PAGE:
While developing SOP processes and implementing a Project Management style is hard work (the sticking point for most small organizations) in the long run it will typically pay off if done properly. I have also found that many small businesses will attempt to implement a project management style of process but only go at it half-assed, causing it to fail. Management then uses this failure as proof that the old style is working fine and is, in fact, better.

  2. Hello Nikita,

    Nice title.

    “Looking back, would the company been better off by utilizing standard project management tools like planning, budgeting, and reporting? Is this beginning of an end for our growth? Can the company maintain its decisions on the fly approach while using standard project management approach? Can the two coexist?”

    The answer to your question can likely be found in your finance department. Little risk yields little pain. How did you fund your growth?

  3. As the only saying goes, hind sight is 20/20. So to answer your question “Looking back, would the company been better off by utilizing standard project management tools like planning, budgeting, and reporting?” I would have to say no. You and your company had to go through its growing pains before it was able to find its character. By growing and perserving together you have an identity that your whole team can relate too. Great post.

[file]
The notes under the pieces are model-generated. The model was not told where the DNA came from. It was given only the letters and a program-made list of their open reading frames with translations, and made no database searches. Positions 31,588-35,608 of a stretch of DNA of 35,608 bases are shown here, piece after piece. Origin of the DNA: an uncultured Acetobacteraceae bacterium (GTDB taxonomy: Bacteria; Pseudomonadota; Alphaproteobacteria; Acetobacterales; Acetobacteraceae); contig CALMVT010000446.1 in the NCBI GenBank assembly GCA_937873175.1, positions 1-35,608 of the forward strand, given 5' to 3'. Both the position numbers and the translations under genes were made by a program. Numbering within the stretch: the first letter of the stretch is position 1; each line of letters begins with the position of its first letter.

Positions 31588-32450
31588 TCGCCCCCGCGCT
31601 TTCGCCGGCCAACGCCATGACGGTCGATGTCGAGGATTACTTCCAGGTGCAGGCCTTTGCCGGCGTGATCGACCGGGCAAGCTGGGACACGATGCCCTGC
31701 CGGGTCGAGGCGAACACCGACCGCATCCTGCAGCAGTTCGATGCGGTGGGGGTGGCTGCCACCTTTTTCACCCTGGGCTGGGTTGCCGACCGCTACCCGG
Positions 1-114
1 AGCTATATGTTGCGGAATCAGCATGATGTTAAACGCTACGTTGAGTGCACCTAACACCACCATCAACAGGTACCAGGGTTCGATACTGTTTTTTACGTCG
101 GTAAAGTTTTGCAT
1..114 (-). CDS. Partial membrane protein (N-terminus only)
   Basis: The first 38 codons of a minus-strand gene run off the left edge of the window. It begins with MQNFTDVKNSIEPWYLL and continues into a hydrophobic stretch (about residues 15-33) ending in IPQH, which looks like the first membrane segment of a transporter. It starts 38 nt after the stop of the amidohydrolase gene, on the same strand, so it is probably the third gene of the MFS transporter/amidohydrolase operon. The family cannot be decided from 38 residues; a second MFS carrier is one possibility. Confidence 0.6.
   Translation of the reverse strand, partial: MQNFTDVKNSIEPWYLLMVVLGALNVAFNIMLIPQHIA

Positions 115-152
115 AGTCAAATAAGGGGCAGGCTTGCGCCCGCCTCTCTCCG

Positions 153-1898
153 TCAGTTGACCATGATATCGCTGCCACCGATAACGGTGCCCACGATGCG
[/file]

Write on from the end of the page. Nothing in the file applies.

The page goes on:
4. Great thoughts Nikita! I don’t think you can create SOPs until you’ve been through the ringer a few times. I write up SOP’s often for my office but I do that so we don’t waste time on the small stuff and so we can put our energy toward improving other parts of the projects. I also have a good amount of time under my belt to know the ideal and effective processes. SOP’s also help for on-boarding the new staffers so they don’t have to learn as many lessons the hard way. We are always encountering new obstacles so I don’t think we ever escape the seat of our pant decisions!

  5. Nikita,

    It would be interesting to analyse the resources(Human, raw and financial)used for the project that failed vs the projects that succeeded. If 8 out of 10 projects succeed and your cost for those projects was significantly less than if you were to use some sort of expensive tool that would dig into your profit, I would consider that a win. Those types of projects would have a higher margin or NPV, and as we have learned you always chose the project with the higher NPV. I’m interested in how you keep track of the lessons learned. At my company we have a post mortem meeting where we discuss lessons learned, but they are not tracked anywhere and they leave once a person moves on.